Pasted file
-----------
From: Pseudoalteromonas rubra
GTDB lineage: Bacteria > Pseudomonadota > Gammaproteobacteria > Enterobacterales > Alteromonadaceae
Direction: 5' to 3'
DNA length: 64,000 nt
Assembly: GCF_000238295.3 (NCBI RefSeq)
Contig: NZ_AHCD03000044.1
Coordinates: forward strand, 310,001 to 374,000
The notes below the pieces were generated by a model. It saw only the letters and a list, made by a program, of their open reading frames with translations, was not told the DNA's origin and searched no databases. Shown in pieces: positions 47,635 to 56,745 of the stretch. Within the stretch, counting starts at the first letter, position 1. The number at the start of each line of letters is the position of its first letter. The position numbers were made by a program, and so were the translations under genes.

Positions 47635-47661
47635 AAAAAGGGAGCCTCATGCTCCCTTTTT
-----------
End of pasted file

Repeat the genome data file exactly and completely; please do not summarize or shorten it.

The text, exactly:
From: Pseudoalteromonas rubra
GTDB lineage: Bacteria > Pseudomonadota > Gammaproteobacteria > Enterobacterales > Alteromonadaceae
Direction: 5' to 3'
DNA length: 64,000 nt
Assembly: GCF_000238295.3 (NCBI RefSeq)
Contig: NZ_AHCD03000044.1
Coordinates: forward strand, 310,001 to 374,000
The notes below the pieces were generated by a model. It saw only the letters and a list, made by a program, of their open reading frames with translations, was not told the DNA's origin and searched no databases. Shown in pieces: positions 47,635 to 56,745 of the stretch. Within the stretch, counting starts at the first letter, position 1. The number at the start of each line of letters is the position of its first letter. The position numbers were made by a program, and so were the translations under genes.

Positions 47635-47661
47635 AAAAAGGGAGCCTCATGCTCCCTTTTT